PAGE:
In my department, we give majors the chance to take on an individual communication project of their own choosing. The only requirements are that it be of professional quality and that it make a contribution to the world. I’ve always urged students to draw on their personal passions and pick something that really matters to them. But for some reason, they’ve kept coming up with generic projects to which they feel no particular personal connection.
Eventually, I figured it out: They’d made a habit of keeping their academic work and personal lives separate. They didn’t believe that mixing the two was allowed, and they’d survived school thus far by choosing safe, dull, doable projects. Whatever their passions were, they were safely walled off.
Consciously or unconsciously, many academics follow that same strategy when it comes to our own research. We tend to think academic scholarship should be impersonal and dispassionate, not personal and meaningful. So we play it safe. We choose a research area we believe will ensure professional success, and then we stay the course for consistency’s sake. Even post-tenure, when presumably we have the freedom to go in any direction we want, we may opt for generic and familiar projects that do little more than add more lines to our CV.
Fortunately, it doesn’t have to be that way. I’ve discovered a technique that helps my undergraduates find projects that truly engage them. I’m also using it now with colleagues who are unsure which research topic to pursue next. Whether you’re advising young scholars or charting your own academic path, give this strategy a shot: It might help you recapture and refine your focus when you (or someone you know) gets stalled on a big, long project.
It begins with the “lilt,” a quality of voice. Almost everyone’s voice gets musical and responsive when describing something that matters. And almost everyone’s voice turns flat and mechanical when describing something they “should” want or like, but really don’t. You can train yourself to hear the lilt when someone is talking. If you ask someone to tell you more about what they’re working on, you can wait for—and then follow up on—the lilt. This is how you identify which projects, or parts of projects, truly interest them. And which ones don’t.
Following the lilt involves a simple give-and-take between listener and speaker. The listener says something like “I think I heard a lilt when you talked about X.” The speaker is asked to talk more about X, while the listener asks more questions, noting not only the words, but also their tone. Most listeners can hear when the speaker’s voice sounds matter-of-fact, and when it sounds musical. By continuing to note and question, the listener can help the speaker pick out the parts of her project that he or she seems truly excited about.
In the first few weeks of my Senior Projects course, I require each student to come up with three different, but equally exciting, project options to present to the class. Sometimes a student will produce three legitimately interesting possibilities, but usually the best he or she can come up is two generic options, along with a fun or silly pie-in-the-sky third. We work together as a class to locate the lilt, and in the process the presenters identify their doable project, one that truly excites them, often combining elements from all three options.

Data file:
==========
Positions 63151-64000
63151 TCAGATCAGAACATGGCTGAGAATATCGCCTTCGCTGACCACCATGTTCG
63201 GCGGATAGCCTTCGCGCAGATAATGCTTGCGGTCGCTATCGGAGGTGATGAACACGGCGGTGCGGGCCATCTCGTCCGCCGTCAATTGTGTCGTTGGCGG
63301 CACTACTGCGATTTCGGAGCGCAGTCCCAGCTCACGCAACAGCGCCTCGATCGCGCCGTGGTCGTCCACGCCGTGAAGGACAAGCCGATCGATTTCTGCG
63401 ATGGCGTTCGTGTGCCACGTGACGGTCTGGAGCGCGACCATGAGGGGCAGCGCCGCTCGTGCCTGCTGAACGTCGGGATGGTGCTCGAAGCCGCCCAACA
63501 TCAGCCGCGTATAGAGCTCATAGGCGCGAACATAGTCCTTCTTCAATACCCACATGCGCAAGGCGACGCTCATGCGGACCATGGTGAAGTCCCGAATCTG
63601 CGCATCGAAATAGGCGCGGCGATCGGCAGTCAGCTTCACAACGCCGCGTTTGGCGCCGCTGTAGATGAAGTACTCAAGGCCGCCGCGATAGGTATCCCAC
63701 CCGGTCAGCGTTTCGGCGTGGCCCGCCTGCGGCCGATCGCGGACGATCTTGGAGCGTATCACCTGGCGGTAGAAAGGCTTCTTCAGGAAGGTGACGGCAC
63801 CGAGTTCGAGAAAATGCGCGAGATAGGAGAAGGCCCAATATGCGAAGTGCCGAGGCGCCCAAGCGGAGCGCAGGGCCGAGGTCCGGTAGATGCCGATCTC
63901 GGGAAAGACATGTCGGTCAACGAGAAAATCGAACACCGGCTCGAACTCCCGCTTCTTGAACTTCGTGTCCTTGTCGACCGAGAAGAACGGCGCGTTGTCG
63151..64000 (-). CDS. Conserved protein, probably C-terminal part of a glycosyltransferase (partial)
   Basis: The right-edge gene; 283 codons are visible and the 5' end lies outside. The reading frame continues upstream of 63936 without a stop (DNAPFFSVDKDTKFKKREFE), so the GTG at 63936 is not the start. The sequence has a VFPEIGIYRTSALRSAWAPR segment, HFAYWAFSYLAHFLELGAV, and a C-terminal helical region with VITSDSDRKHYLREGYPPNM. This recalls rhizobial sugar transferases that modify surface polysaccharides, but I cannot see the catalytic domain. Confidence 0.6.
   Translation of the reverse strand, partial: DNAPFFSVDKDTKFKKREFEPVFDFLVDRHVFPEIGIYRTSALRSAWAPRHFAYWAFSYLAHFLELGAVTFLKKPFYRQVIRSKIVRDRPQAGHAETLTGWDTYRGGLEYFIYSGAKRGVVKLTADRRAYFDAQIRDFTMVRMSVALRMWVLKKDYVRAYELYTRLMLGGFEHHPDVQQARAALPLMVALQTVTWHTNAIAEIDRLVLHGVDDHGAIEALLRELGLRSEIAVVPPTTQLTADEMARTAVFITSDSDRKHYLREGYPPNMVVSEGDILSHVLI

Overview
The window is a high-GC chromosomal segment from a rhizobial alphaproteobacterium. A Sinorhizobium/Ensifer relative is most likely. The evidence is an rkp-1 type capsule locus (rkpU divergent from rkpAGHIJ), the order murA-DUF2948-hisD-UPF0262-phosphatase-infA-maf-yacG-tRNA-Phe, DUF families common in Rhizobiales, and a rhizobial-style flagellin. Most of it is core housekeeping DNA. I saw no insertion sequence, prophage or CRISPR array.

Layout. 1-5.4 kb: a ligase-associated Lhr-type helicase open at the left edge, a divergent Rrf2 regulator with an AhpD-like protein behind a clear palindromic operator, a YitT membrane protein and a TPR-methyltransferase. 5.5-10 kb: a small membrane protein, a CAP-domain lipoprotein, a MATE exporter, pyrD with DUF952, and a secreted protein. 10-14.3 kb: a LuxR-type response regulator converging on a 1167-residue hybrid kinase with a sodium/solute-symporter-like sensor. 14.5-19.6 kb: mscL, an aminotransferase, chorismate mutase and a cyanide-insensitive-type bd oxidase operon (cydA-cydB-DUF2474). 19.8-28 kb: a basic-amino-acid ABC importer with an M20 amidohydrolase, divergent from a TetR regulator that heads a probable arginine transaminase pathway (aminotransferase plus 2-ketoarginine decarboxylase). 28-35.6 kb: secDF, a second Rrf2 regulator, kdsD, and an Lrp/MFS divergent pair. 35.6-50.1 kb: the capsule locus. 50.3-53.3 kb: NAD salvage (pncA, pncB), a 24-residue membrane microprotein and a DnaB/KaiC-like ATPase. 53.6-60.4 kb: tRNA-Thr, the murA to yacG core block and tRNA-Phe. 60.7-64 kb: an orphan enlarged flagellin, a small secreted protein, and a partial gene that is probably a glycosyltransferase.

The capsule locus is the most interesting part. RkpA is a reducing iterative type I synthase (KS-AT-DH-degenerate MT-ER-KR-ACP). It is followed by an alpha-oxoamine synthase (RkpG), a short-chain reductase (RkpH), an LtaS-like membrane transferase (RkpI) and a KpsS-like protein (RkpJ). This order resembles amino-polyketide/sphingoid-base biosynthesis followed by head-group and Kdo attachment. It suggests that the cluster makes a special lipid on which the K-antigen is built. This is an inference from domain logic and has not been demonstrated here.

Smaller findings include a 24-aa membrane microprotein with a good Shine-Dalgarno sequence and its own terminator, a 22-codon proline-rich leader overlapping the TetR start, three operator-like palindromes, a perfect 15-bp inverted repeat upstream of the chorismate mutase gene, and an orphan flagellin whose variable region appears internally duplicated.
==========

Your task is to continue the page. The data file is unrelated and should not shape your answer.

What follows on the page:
This collaborative process is pretty amazing. Students begin not liking any of their three options, fearful that they are going to be talked into doing something hard and strange. And yet, for 15 or 20 minutes, they “follow the lilt” until—suddenly—they come upon a fourth project option that feels genuinely appealing. We refine it from there. Often, they can’t believe they get to do a project that is so interesting.
I think all of us in academic life could use this kind of collaborative guidance. Most of us still go it alone with our writing, trying as best we can to figure out what we “should” do, all by ourselves. We don’t always get wise counsel from our mentors, or sensitive feedback from our colleagues. We may not even believe we have the right to do projects that deeply interest us. Too many of us keep dutifully choosing projects that “make sense” and then feel bored and burdened by them. Like my undergraduates, we may not understand that we have the right to do projects that truly engage us. Instead of consciously choosing research we really care about, we return to the familiar, and the previously effective, and the already done-to-death. And then wonder why we feel unenthusiastic about our scholarly work.
We all deserve better, no matter what stage of academic life we are in. As graduate students, we should be addressing the questions that drew us to our field, the ones that keep us reading and thinking. As junior faculty, we should be excited about the scholarly community we are joining, eager to collaborate with others who share our interests and approach. As senior faculty, we should feel excited about what we’ve accomplished, and eager to keep contributing to the field and the profession.
If we don’t feel these ways, then it’s possible that, like my undergraduates, we’ve trained ourselves to bracket our personal passions and just keep doing whatever is required to get us through. The trouble with this, obviously, is that we miss the chance to do work we actually care about. The kind of work we will be proud of years from now, when we look back over what we’ve spent our lives doing.
So find some friends and teach them to follow the lilt. Let them help you figure out what really matters to you. And then do the same for them.